Interested in learning some bath-related Japanese? This list contains some of the things you might find in and around a sento or onsen.
Ashiyu means foot bath. They are commonly found at larger sento in the bathing area, or outside the building of many onsen. Ashiyu are only meant for feet. Trying to sit down in the fairly shallow water will probably result in stares. When found outside the building of an onsen, the ashiyu can usually be used by anyone free of charge. Bathers only need to take off their shoes and socks and sit down with their feet in the water.
The platform between the entrance doors to the otokoyu and onnayu where the attendant sits. This way only one attendant is required for both sides of the sento. A bandai is found in small local sento. Larger establishments will generally have a front desk instead.
The changing area. It is usually equipped with lockers for the bathers to store their clothing in. One side of the daitsuijo is often lined with mirrors and hairdryers. There may also be a vending machine and a few chairs. In many smaller sento, the daitsuijo has a massage chair.
Electric elements on opposite sides of the denkiburo send an electrical current through the water. When the bather sits between the two elements the current will tighten the muscles where it hits the body. This is meant to stimulate blood flow through the muscles and is thought to have a positive effect on chronic pains. Be careful, because if used in an improper way the denkiburo will do more harm than good.
Warm water meant for bathers to rinse themselves with before entering the baths. The kakeyu is usually found in a small basin close to the bathing area entrance.
The wall mounted faucets used for washing before entering the bath. It is likely derived from the Dutch word kraan, which means tap.
Cold water bath. The mizuburo is often located close to the sauna and helps bathers to cool down after spending about 10 minutes in the sauna.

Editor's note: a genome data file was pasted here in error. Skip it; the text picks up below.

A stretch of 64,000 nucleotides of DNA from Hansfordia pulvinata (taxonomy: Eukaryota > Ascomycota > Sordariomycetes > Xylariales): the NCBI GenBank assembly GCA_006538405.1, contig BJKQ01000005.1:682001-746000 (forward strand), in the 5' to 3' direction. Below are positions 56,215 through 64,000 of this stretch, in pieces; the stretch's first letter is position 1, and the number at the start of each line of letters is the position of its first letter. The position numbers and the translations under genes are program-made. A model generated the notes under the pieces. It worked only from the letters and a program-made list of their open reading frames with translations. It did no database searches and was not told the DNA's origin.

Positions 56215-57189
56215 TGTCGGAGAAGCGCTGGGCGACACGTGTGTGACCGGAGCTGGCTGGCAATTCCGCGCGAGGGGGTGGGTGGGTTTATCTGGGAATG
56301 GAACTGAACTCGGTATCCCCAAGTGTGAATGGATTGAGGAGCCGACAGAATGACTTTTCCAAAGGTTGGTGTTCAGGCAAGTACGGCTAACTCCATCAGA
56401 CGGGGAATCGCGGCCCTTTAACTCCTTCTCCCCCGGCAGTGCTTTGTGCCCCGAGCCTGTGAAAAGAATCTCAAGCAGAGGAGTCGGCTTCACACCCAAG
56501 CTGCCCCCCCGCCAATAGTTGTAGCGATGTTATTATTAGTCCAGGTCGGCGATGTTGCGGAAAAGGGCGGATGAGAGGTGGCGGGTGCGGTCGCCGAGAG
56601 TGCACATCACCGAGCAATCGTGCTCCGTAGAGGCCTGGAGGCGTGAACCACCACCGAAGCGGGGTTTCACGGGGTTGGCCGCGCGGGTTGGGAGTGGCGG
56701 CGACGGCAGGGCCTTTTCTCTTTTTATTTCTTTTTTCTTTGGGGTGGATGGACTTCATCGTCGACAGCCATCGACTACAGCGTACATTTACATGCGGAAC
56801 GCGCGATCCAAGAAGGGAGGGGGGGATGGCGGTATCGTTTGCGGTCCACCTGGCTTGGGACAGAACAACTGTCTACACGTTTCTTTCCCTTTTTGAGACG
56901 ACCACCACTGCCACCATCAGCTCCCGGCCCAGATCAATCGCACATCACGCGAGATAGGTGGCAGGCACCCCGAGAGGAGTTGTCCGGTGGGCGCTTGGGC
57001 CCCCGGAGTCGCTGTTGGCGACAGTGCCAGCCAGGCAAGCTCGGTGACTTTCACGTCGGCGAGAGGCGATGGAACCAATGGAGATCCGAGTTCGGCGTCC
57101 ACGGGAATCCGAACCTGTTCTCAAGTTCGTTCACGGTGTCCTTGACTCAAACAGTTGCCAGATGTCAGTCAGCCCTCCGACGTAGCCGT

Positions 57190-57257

Noten means open air and is similar to roten in rotenburo. The term notenburo refers to an outdoor bath.
The Japanese word for bath. Public bath houses are therefore often referred to as ofuroya-san.
The female side of the bath house. The entrance to the onnayu is generally marked with a traditional Japanese curtain (noren — 暖簾) that amongst various other decorations contains the Japanese letter 女, meaning female.
Water from a geothermally heated spring that is directed into a bath. Traditionally these baths were outdoors, but these days onsen are often incorporated in public bath houses and ryokans (Japanese style inns). Since the source of the hot water is usually volcanic, the water from an onsen generally contains lots of minerals and is therefore believed to have health benefits.
The male side of the bath house. The entrance to the otokoyu is marked with the Japanese letter 男, meaning male.
Roten means open air and buro means bath (see Ofuro). As such rotenburo means outdoor bath.
The Japanese term for a public bath house. The water in a sento is, unlike an onsen, not geothermally heated. Instead tap water is heated for use in the baths. Some sento however do use hot spring water to fill one bath. In such cases the word onsen will often appear in the name of the sento.
Salt sauna. The temperature in the shiosauna is usually around 60°C and in the middle sits a large bucket with salt. The bather rubs the salt onto his/her skin and stays in the shiosauna for 10 to 15 minutes. The salt stimulates the sweat glands and the rubbing is good for the blood flow.
Super Sento スーパー銭湯
A more sizable public bath house. Super Sento have bigger bathing areas with a larger variety of baths than a normal sento. Often they have add-on facilities such as a restaurant, massage services, a barber shop, etc.